SwissDrones, which builds uncrewed helicopters designed to fly over long ranges for inspection, surveillance, and public safety applications, just gained a landmark approval for its SDO 50 V2 aircraft from the Federal Aviation Administration that has huge implications for the state of beyond line of sight (BVLOS) drone flights.
SwissDrones this month announced that its SDO 50 V2 single-turbine uncrewed helicopter system has been granted BVLOS authorization for its aerial service provider, Phoenix Air Unmanned (PAU), to fly drones not just in specific areas, but across the entire United States. That same aircraft has already received a Special Airworthiness Certificate (SAC-EC) from the FAA.
That’s big news for PAU, which will now be able to not only broaden where it can execute its aerial services, but also be able to fly its drones over more extensive distances. In particular, this means the ability to conduct extended-range inspection and patrol flights over linear infrastructure under the same regulations as traditional-crewed aircraft.
But the news has far more wide-reaching impacts than simply benefiting PAU. It’s the first of its kind approval to come out of the FAA, which SwissDrones says had been three years in the making. Critically for all players in the drone industry, this authorization establishes a clear regulatory pathway and sets a precedent for other organizations utilizing the SDO 50 V2 to pursue BVLOS approvals for their commercial operations.
What to know about SwissDrones and PAU
SwissDrones was founded in 2013 and is based in Zurich, Switzerland. It manufactures long-range, uncrewed helicopter systems from its manufacturing site about an hour drive away in Buchs, Switzerland. Its unique twin-rotor aircraft are designed to replace crewed helicopters at significantly reduced costs and lower carbon emissions. It’s been making big moves this year, largely driven by a seven-figure funding round earlier this year.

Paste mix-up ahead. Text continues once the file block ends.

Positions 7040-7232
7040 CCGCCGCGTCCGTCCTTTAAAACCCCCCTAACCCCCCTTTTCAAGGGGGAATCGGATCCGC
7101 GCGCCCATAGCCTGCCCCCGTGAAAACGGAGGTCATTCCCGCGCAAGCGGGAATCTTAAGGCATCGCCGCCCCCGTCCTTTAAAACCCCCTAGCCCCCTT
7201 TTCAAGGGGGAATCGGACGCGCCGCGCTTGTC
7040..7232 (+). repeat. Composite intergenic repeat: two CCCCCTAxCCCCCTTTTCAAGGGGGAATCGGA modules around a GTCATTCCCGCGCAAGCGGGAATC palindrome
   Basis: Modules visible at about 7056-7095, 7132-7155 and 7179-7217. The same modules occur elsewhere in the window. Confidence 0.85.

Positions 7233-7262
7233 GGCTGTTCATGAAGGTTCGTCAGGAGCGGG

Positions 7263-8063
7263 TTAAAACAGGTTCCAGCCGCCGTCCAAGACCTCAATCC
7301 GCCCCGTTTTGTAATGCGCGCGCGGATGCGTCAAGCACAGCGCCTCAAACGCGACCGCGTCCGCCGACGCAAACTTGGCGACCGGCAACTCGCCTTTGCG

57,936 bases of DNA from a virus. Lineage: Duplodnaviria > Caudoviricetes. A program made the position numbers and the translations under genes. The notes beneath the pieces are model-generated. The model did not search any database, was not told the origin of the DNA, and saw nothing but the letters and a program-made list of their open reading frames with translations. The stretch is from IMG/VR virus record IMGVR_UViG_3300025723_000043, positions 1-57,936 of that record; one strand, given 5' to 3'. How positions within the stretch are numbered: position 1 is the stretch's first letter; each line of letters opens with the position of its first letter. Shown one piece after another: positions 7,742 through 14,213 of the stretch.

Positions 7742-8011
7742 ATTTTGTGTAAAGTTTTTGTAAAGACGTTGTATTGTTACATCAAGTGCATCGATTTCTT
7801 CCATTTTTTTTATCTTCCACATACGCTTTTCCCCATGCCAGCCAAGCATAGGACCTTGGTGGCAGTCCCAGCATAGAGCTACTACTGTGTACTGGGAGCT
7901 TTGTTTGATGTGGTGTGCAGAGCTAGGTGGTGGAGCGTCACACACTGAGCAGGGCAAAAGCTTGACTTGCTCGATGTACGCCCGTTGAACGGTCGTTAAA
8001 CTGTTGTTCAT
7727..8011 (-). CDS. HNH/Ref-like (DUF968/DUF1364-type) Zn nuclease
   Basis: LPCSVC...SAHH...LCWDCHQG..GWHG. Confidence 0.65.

Its flagship product is the aforementioned SDO 50 V2. Here are some key specs of the SDO 50 V2:
- Maximum weight of 191 pounds
- Can carry sensors weighing between 30 and 70 pounds
- Can maintain flights lasting over 3 hours
SwissDrones has also said the aircraft’s extended endurance makes it ideal for missions requiring multiple sensors, offering nearly ten times the endurance and three times the lift capacity compared to aircraft weighing under 55 pounds that operate under Part 107 waivers.
SwissDrones also offers services to operate those systems for other businesses, in addition to working with other aerial service providers (like PAU) to operate its drones as well.
And beyond its significant FAA approval, SwissDrones already has a strong foothold in Europe. SwissDrones is among the first organizations to obtain a European drone operator license from the European Union Aviation Safety Agency (EASA) called the Light UAS Operator Certificate (LUC). That certificate, which was issued by Transport Malta, grants SwissDrones the authority to self-authorize flight operations for its aircraft across EASA countries, encompassing BVLOS operations within the specified certificate limits.
So how was its FAA approval done? Going back to that “three years in the making” statement, the two companies have been working together for the past three years to build a robust concept of what safe BVLOS operations actually entail. Together, they conducted flight trials around the U.S., and used those to prove to the FAA that all regulatory and safety requirements were met.
So what will PAU do with its newfound authorizations? PAU, which is an American drone service provider based in Cartersville, Georgia, said it intends to use its SwissDrones aircraft for a range of data-gathering tasks, including high-resolution imaging, LiDAR data collection and thermal imaging. That aligns with the company’s existing strategy of delivering accurate LiDAR data and high resolution imagery for survey and mapping, utility inspections, and engineering design.
Phoenix Unmanned said that with the SwissDrones news, its flights could now run distances of 60 miles, and perhaps even more, enabling it to conduct multiple inspections within a single flight.
“This unprecedented authorization empowers us to conduct BVLOS operations for utilities nationwide,” said Will Lovett, Managing Director of Phoenix Air Unmanned, in a prepared statement. “The SwissDrones SDO 50 V2 offers a safer, more efficient, and cost-effective alternative to traditional infrastructure inspection methods.”